The rare, silvery white element named tungsten (W) is a metal of superlatives. Its melting point is the highest of any pure metal. Its boiling point approaches surface temperatures of the sun. Its tensile strength is the highest of any metal under extreme temperatures. And its coefficient of thermal expansion is the lowest of any metal (meaning, it undergoes minimal expansion when heated).
Why such extraordinary properties? The answer lies in what is called electron bonding. Each tungsten atom has 74 electrons encircling its densely packed core. Four of these electrons, given the catchy name of 5d, form a powerful bond with other 5d electrons in nearby tungsten atoms. Thus, it takes tremendous thermal energy to separate the atoms and turn solid tungsten into molten metal.
The main ores of tungsten are scheelite (named after Karl Scheele, co-discoverer of tungsten) and wolframite. Adex's Mount Pleasant deposit contains significant quantities of wolframite.
Main Uses. The primary use of tungsten is to produce various hardmetals containing tungsten monocarbide, which rivals diamond in hardness. Tungsten added to steel increases metal strength, tensile resilience, hardness and flexibility. The mining, drilling, construction, aeronautical and metalworking sectors all depend on tungsten-bearing metals for tools and equipment that function safely at high speeds and over a wide temperature range.
Tungsten is a mainstay of microwave ovens and many electric light bulbs. Look inside an incandescent bulb, and you'll see a thin tungsten wire designed to withstand the searing heat of electrical currents. The growing popularity of tungsten wedding rings creates a whimsical but apt metaphor, mirroring the strong bond between tungsten atoms in nature.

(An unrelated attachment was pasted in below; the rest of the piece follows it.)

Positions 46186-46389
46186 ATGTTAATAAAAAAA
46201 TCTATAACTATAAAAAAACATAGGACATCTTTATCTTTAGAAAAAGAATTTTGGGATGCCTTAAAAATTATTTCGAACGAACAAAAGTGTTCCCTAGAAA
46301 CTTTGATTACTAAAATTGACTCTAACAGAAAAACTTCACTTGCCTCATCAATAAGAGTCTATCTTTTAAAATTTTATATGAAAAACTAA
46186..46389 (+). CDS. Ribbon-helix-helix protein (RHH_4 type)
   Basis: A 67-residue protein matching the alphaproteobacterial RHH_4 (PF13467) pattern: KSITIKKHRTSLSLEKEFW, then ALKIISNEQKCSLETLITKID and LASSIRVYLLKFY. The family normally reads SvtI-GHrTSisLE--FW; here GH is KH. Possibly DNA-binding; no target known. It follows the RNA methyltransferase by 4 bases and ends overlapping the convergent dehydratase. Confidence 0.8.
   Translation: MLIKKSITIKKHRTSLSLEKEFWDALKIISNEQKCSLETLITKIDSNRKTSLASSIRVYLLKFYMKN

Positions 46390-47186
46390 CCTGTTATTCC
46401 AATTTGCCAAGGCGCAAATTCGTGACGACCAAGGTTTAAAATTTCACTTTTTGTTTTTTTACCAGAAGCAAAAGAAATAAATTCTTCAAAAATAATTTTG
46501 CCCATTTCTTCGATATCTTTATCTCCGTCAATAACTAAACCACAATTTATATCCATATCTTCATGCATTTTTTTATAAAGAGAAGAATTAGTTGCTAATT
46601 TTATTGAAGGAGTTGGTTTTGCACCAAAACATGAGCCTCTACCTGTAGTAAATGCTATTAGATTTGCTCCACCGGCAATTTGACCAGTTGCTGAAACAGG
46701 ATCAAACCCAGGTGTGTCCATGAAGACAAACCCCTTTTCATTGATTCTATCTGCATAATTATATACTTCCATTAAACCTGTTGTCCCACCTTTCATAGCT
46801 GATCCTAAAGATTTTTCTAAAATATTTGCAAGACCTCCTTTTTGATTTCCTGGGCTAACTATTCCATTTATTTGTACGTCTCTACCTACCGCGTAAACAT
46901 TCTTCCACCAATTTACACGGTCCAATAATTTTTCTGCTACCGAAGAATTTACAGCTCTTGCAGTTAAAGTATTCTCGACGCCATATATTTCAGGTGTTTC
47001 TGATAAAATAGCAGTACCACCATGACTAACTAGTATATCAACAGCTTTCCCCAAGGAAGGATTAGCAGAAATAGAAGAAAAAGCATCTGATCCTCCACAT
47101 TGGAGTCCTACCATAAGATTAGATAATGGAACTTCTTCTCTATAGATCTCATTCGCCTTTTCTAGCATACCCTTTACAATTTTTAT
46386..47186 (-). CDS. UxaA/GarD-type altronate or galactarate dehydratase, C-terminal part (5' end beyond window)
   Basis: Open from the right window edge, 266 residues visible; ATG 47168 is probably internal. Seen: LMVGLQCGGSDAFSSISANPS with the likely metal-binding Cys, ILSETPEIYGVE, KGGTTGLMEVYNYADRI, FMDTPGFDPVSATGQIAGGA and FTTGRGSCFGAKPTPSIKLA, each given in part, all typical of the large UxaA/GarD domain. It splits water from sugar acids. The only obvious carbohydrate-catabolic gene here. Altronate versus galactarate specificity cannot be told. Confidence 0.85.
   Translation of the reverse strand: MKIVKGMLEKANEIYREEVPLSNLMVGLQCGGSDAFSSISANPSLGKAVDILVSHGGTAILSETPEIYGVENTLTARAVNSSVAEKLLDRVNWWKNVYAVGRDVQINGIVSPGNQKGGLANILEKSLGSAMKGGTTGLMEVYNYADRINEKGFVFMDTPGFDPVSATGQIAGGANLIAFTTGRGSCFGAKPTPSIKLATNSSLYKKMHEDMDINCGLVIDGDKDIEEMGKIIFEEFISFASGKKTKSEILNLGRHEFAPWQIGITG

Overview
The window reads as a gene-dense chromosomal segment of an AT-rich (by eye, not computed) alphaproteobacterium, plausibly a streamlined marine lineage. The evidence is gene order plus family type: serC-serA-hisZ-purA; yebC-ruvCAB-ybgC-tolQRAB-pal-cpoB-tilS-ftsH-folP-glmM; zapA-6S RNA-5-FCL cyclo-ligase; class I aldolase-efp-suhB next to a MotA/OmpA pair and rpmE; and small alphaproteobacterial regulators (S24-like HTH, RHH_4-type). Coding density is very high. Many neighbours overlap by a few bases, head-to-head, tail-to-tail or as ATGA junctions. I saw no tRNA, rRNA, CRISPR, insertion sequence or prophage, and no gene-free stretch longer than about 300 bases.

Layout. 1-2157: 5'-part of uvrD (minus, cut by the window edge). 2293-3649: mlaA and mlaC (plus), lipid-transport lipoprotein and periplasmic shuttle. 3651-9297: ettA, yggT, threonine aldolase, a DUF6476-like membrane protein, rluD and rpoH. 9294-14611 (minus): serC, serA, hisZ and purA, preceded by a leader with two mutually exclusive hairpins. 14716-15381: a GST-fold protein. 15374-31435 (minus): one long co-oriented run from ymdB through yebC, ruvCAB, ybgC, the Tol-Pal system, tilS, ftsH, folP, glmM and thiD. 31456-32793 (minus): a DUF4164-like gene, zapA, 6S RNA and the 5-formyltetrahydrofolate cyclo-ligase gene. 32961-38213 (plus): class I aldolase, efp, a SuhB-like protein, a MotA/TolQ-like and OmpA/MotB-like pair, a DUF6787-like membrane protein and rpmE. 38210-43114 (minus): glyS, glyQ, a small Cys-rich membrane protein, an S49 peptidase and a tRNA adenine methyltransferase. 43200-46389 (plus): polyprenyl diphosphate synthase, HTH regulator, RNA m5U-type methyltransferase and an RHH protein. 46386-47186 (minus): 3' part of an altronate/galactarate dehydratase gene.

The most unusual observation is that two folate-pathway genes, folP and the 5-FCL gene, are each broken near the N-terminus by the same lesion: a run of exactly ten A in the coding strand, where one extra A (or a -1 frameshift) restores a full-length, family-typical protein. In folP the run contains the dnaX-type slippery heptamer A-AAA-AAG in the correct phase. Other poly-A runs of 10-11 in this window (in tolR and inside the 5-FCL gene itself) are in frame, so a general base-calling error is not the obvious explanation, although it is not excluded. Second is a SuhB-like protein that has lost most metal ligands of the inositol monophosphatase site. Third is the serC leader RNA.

Outlook. Tungsten remains indispensible in many applications, even though molybdenum (lighter in weight) and copper have come to replace it in some industrial products. Research is ongoing to develop incandescent light bulbs that use tungsten wire which are more energy efficient—an initiative spurred by the legislated ban on low-efficiency bulbs in several countries.
The following links give further information on tungsten uses, production, technological advances and market data.
Mineral Commodity Summary for 2010 (Tungsten) by United States Geological Survey.
Mineral Information (2010): Tungsten by United States Geological Survey.
Canadian Minerals Yearbook, 2007: Tungsten by Natural Resources Canada.
International Tungsten Industry Association. Provides comprehensive information on the uses, history, chemistry, metallurgy, markets and global production of tungsten, as well as a research database (for members only) of the recent tungsten-based technologies.